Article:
Haiku #5

Haiku #5 is based on a few ideas about Wind.
While out sound recording near the River Wear and passing a silver birch, the wind suddenly blew up, rustling the leaves but oddly sounding like the sea at the same time. Sound can play tricks.

It is also loosely based on a Haiku by Basho –

With every gust of wind
the butterfly changes its place
on the Willow

Haiku #5 uses an original recording of Gymnopedie #1 by Erik Satie and played by Kevin MacLeod, which is on FMA under the Creative Commons 3.0 Unported licence (CC – BY- 3.0).
The sound of the wind is my own field recording, which being an electronic artist, I have processed.
As Museleon, I am really interested in the tiny sounds, the anomalies and the mistakes, as together with a self imposed limit on processing, they can create beautiful patterns, rhythms and sounds, which are often best listened to through headphones.

Artwork is by Museleon and here is the image of the soundfile –

Haiku #5


World Listening Day 2017 – Grounded

World Listening Day 2017
“Listening to the Ground”

Sea Lament by Museleon


“Can we listen for the sound or sounds of ground? Are we losing ground? Can we find new ground by listening for it?”—Pauline Oliveros (1932-2016)
I have had a deep admiration of Pauline Oliveros ever since hearing ‘A Love Song’ many years ago, which I find deeply affecting. What really strikes me about her, was her generosity to and acceptance of, other music creators.
“And who is a musician? Anyone according to Oliveros. She wanted music to be free from specialists, and instead open to everyone regardless of status, experience, or ability.”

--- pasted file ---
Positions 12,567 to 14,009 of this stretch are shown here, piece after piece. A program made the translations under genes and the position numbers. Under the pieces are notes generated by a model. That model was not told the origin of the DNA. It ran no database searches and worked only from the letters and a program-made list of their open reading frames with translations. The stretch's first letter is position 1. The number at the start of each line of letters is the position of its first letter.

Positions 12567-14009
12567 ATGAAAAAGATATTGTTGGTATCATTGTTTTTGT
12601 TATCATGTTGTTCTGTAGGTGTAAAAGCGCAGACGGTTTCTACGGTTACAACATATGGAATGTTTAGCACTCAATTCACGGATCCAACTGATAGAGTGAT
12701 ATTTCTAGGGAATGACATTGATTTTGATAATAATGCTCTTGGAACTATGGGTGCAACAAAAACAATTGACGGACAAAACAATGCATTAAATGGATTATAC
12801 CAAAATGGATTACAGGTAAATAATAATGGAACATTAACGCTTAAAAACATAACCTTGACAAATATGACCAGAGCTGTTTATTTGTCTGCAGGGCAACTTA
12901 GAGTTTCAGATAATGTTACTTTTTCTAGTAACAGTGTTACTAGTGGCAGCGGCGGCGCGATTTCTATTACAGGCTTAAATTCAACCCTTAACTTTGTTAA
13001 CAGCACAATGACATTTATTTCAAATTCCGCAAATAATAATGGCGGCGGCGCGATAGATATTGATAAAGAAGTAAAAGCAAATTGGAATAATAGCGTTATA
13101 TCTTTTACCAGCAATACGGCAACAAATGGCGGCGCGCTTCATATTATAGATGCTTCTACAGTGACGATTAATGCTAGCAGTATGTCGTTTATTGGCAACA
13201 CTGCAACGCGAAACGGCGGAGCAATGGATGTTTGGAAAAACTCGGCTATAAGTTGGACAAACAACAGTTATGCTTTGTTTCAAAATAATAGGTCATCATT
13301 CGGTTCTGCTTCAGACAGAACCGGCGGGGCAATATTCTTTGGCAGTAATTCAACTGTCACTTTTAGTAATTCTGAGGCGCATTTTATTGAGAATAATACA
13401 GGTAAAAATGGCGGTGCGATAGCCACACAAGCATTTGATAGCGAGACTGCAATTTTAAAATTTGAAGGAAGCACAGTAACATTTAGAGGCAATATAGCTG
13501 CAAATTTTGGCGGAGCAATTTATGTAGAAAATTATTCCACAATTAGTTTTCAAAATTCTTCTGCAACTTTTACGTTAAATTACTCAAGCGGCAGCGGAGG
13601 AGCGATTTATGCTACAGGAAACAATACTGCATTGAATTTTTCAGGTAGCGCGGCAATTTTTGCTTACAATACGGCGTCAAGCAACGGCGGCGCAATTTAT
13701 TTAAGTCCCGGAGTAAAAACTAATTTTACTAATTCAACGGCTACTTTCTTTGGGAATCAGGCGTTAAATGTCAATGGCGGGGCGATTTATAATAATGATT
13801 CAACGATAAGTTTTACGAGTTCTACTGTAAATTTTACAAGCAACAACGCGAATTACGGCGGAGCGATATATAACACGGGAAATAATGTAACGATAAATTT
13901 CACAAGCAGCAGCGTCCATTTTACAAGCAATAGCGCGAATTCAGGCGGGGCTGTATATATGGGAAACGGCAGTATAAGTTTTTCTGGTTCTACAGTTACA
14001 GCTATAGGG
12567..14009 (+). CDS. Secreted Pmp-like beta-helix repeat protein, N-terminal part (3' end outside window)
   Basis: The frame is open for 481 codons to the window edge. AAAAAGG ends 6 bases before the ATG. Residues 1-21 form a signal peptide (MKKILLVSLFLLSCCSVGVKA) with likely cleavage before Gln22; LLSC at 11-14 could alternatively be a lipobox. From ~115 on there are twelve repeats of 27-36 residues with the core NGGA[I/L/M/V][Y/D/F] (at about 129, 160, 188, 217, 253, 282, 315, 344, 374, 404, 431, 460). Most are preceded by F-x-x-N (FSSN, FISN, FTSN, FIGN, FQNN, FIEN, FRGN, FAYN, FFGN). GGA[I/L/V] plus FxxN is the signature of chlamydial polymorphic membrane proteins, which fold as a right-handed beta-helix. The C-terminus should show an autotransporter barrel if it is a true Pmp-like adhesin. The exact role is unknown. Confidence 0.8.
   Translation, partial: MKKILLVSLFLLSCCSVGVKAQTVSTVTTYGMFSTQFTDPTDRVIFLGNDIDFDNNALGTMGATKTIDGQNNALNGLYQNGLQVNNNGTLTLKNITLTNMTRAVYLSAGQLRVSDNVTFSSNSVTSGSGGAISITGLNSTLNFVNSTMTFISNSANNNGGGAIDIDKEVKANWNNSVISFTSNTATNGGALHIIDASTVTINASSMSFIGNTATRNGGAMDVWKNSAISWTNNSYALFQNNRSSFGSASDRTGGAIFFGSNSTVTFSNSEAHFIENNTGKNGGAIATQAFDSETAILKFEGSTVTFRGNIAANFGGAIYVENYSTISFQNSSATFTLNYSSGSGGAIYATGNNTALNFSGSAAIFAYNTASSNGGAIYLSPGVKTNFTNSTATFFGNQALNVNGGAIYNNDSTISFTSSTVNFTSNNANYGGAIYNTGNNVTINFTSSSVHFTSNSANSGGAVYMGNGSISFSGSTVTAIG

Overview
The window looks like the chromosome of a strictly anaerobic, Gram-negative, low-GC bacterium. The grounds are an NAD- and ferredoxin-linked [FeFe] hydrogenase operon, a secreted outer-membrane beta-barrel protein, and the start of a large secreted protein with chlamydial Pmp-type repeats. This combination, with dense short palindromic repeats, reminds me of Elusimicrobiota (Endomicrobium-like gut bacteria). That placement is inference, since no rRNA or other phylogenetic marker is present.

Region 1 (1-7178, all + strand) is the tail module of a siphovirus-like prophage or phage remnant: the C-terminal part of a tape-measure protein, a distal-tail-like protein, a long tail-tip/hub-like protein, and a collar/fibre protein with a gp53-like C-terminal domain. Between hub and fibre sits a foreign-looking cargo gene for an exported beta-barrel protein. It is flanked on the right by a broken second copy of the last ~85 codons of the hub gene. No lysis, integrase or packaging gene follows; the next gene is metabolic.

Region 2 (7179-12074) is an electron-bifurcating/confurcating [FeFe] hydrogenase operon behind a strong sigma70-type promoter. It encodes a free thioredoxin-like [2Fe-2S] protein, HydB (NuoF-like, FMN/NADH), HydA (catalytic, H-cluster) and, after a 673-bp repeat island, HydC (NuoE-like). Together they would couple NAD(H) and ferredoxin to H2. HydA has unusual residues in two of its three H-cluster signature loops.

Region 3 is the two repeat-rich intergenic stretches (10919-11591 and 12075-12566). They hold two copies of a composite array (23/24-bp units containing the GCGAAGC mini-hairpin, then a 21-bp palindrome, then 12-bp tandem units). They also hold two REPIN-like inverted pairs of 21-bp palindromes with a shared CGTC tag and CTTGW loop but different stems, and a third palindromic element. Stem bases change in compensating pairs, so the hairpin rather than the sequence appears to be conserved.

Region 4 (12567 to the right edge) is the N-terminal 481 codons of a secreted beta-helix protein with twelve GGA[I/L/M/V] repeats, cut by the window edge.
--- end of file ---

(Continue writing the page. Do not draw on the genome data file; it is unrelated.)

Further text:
Well that includes me.
“Pauline defined deep listening as, “listening in every possible way to everything possible to hear no matter what you are doing. Such intense listening includes the sounds of daily life, of nature, of one’s own thoughts as well as musical sounds.” She urged us to, “Take a walk at night, and walk so silently that the bottoms of your feet become ears.” ~Andrea Williams /WLP http://www.worldlisteningproject.org/
I had a few experiments with sounds related to the actual ground, which I might post in the future but I decided to relook at the word Ground, as it does have several meanings.
Obviously there is the noun –
The solid surface of the earth:
Then this struck a chord…
An area of land or sea used for a specified purpose:
“Shore dumping can pollute fishing grounds”
That got me thinking…
As I have said, I love poetry and came across a poem by Carol Ann Duffy, “Keep it in the Ground” – http://www.carolannduffy.co.uk which is about climate change and it does have sea references.
Taking a few words and combining them with my own recordings of the Kittiwakes and seashore here in the North East of England, I created a piece linked to the idea of sea pollution. I have many recordings of Kittiwakes but being an electronic musician primarily, I am interested how sound can change into something else with a few simple processes and here a “spoiled by wind” recording morphed into a mournful sea bird chorus. The wind rumbles on occasion and there are some odd anomalies, but as Museleon, these are the weird sonic strangeness’s that I’m really interested in.
What I can say is it is not a pure field recording as I am not a field recordist. It is a sound picture and like most of Museleon tracks is best listened through headphones.